Meeting Planners Anticipate Rough Year in 2020

May 15, 2019

For most North American meeting planners, 2019 has been a good year thanks to solid economic growth and increased demand for events. Uncertainty, however, may rule in 2020 with the U.S. election and corporations pulling the reins on meeting and event spending.

Experienced planners take these challenges in stride, but that doesn’t make it any easier dealing with demanding clients as booking windows shorten and the price of meeting spaces rise.

One challenge remains constant no matter what year it is, according to one planner: hearing back from venues that are likely slammed with potential customers.

“The biggest challenge that planners are facing is the lack of response from certain properties,” said JoAnn Gregoli, owner of Elegant Occasions by JoAnn Gregoli, a New York-based corporate events and destination wedding master planner. “Time is a factor when making a decision. We need to get responses to clients in a timely manner.”

Gregoli is critical of other planners that price their services lower than the norm to undercut competitors. It’s buyer beware as they may not have the level of experience the client needs. Gregoli believes you need to “educate the public about the importance of qualified planners as you get what you pay for” in an era where many are hunting for bargains.

Lori Heller, president of Toronto-based Heller Productions, organizes meetings, conferences, brand activations, and incentive trips. Heller echoes a Bob Dylan tune, “The Times They Are A-Changin,’” when she thinks how 2019 has panned out.

“Traditionally, events are planned three to six months out but we’re finding that more often than not events are being planned a month out which isn’t ideal. Venues, resources and suppliers are limited when planning a month out as is everyone’s time which can be challenging to say the least.”

It’s not just the current clients, but potential clients where demands on a planner’s time have been a challenge according to Gregori. “We are expected to respond to every email within hours,” she said. “If we do not they move on.”

Lack of planning time isn’t an issue with Coretta Washburn, co-owner of R2CW, a New York event management company. Budgets are, though. Some of the highest spending companies, as well, have reduced the number of events they hold.

In the past few years, Washburn explained, “many tech companies have moved to the East Coast and held events and launches. But in the last two years, they are holding off on events.”

TECHNOLOGY VS. PLANNERS

Planners need to keep up with the technology — clients and attendees are demanding it.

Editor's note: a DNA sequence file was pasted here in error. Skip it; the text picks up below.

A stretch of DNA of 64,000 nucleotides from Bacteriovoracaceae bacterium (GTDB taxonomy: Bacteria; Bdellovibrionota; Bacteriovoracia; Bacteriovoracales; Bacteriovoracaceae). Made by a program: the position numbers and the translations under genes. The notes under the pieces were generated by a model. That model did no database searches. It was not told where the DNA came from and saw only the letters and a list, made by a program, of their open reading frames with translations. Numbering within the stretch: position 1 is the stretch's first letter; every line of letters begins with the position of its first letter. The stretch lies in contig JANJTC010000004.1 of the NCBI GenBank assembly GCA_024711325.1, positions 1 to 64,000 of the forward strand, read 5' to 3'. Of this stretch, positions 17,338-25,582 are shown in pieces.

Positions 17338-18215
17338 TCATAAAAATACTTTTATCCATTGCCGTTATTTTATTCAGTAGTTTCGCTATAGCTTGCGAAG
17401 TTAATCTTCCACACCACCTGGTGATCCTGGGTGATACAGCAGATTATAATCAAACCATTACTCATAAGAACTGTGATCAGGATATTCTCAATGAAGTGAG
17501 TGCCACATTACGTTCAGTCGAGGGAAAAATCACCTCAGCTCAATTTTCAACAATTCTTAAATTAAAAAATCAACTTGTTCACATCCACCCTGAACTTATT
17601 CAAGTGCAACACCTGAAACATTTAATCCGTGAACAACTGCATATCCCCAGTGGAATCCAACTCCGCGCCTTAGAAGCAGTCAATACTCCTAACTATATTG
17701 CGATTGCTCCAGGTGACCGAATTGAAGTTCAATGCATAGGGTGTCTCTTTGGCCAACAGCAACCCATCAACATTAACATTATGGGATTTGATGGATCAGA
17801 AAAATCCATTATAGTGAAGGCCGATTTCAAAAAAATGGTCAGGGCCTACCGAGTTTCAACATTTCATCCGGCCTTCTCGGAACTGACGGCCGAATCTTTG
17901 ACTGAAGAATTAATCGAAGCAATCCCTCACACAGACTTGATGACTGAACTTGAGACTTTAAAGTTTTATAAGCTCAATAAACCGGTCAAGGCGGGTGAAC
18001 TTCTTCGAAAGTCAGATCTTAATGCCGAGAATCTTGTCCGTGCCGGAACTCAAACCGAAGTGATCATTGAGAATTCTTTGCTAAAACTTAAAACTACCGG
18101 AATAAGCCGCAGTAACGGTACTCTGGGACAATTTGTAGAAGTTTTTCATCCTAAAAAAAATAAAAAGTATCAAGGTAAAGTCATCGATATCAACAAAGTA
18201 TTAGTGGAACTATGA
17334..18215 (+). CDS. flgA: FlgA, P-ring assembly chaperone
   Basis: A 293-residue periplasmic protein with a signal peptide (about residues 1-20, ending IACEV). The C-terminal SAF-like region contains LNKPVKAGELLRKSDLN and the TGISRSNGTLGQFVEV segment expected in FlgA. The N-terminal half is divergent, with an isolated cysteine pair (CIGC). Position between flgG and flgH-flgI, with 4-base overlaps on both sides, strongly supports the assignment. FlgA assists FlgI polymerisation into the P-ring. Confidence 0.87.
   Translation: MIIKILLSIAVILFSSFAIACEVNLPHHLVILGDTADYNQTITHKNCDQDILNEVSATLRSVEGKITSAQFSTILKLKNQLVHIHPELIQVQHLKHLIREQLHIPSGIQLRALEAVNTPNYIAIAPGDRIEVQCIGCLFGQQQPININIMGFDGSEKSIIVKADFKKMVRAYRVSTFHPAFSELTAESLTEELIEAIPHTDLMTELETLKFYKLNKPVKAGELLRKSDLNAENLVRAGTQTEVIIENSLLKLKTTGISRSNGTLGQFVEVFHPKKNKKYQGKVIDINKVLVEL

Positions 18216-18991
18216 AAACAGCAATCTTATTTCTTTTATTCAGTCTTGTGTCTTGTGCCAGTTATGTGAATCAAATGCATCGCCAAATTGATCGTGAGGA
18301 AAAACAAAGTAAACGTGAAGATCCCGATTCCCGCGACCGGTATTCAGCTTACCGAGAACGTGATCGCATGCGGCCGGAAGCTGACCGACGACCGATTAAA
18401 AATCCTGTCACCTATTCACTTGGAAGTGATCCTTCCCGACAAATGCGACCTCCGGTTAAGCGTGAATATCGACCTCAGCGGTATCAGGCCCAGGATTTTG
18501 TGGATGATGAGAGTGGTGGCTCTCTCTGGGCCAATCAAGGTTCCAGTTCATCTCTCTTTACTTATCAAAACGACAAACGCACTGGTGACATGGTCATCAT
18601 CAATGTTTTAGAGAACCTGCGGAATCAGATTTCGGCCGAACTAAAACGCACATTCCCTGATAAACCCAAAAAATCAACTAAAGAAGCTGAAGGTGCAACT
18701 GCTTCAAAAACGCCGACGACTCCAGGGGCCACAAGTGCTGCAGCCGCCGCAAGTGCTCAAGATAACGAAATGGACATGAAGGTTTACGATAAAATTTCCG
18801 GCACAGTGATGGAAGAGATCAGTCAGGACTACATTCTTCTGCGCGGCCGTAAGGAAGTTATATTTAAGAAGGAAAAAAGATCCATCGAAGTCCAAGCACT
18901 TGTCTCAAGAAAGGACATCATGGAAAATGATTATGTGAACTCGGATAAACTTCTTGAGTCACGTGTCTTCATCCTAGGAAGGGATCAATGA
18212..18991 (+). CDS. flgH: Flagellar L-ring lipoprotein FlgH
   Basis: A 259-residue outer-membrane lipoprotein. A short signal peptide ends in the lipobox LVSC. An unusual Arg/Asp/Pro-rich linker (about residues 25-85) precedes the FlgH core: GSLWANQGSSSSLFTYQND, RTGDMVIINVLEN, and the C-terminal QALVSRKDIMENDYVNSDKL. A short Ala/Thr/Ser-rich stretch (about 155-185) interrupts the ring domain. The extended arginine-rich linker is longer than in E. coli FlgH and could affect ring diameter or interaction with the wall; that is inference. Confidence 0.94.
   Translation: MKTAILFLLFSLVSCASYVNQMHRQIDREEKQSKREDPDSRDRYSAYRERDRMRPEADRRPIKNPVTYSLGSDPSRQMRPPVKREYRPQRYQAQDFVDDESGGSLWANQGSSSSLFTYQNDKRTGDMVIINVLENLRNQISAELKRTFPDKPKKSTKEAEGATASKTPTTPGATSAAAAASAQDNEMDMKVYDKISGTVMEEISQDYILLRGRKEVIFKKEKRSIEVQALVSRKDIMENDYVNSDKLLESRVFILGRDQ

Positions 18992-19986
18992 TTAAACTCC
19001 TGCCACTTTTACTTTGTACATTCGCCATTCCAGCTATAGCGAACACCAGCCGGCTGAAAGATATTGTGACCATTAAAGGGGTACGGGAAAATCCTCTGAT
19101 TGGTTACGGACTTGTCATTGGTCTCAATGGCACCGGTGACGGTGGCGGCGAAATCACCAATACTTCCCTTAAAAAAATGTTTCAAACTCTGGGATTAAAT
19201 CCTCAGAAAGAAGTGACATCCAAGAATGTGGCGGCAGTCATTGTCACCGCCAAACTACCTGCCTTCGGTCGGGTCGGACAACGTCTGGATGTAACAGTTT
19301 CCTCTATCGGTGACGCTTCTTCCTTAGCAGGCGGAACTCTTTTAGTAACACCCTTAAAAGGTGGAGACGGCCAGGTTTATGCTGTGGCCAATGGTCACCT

“More online services such as online budgets, online check-in, and online planning services [are in demand],” said Washburn. “Everything now has to be online with programs.”

Technology isn’t only welcomed by clients but expected as part of the event experience. Washburn experiments with new ideas and one that has caught on with clients is augmented reality. Smart TVs are also becoming a popular request by clients. Washburn’s company organizes numerous investor conferences and they try to integrate new software and technology into the programming.

“When times are flush, clients are more willing to spend on something new,” said Washburn. “Other clients, however, are just interested in seeing it but not in spending on it.”

With big spenders cutting back on working with third-party meeting organizers, planners will be pressed to find good deals for their clients at a time when venue availability is limited. Looking ahead, all of these issues will become even more pronounced in an election year amid an uncertain global economy.

Heller is concerned more companies are using their internal resources to plan events rather than third-party event management companies. Business-wise, this hasn’t had a huge effect yet as 2019 so far is shaping up to be about the same as last year.

For Washburn 2019 has been a solid year, although like many she is in a holding pattern to see how 2020 shakes out. “People are waiting to see what is going to happen in the 2020 [elections],” she said. “It is very unstable and fears some clients may scale it back anticipating a bubble burst.”

Planners no doubt have their work cut out for them. Time and budget demands and keeping up with the latest technology and software, how they organize and manage their events, make for challenging times indeed.

Source: skift.com

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